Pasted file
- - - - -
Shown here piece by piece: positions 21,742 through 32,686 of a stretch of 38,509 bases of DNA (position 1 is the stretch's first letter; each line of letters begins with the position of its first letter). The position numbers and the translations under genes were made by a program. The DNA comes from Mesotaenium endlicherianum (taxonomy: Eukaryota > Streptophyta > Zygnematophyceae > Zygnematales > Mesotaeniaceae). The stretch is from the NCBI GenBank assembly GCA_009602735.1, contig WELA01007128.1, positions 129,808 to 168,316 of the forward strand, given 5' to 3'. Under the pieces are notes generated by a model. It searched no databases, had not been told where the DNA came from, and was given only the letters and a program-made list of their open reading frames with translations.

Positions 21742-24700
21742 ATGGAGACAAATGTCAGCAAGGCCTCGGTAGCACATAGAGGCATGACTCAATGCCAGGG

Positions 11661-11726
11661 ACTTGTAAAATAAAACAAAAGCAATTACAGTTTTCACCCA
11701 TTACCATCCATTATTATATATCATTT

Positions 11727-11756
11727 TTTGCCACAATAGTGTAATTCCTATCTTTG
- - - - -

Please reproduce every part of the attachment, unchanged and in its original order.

Shown here piece by piece: positions 21,742 through 32,686 of a stretch of 38,509 bases of DNA (position 1 is the stretch's first letter; each line of letters begins with the position of its first letter). The position numbers and the translations under genes were made by a program. The DNA comes from Mesotaenium endlicherianum (taxonomy: Eukaryota > Streptophyta > Zygnematophyceae > Zygnematales > Mesotaeniaceae). The stretch is from the NCBI GenBank assembly GCA_009602735.1, contig WELA01007128.1, positions 129,808 to 168,316 of the forward strand, given 5' to 3'. Under the pieces are notes generated by a model. It searched no databases, had not been told where the DNA came from, and was given only the letters and a program-made list of their open reading frames with translations.

Positions 21742-24700
21742 ATGGAGACAAATGTCAGCAAGGCCTCGGTAGCACATAGAGGCATGACTCAATGCCAGGG

Positions 11661-11726
11661 ACTTGTAAAATAAAACAAAAGCAATTACAGTTTTCACCCA
11701 TTACCATCCATTATTATATATCATTT

Positions 11727-11756
11727 TTTGCCACAATAGTGTAATTCCTATCTTTG